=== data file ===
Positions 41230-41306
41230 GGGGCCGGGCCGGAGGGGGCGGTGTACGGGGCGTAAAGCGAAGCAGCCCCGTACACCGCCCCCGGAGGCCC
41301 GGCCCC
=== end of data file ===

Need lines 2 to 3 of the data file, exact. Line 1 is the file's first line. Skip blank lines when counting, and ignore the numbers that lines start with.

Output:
41230 GGGGCCGGGCCGGAGGGGGCGGTGTACGGGGCGTAAAGCGAAGCAGCCCCGTACACCGCCCCCGGAGGCCC
41301 GGCCCC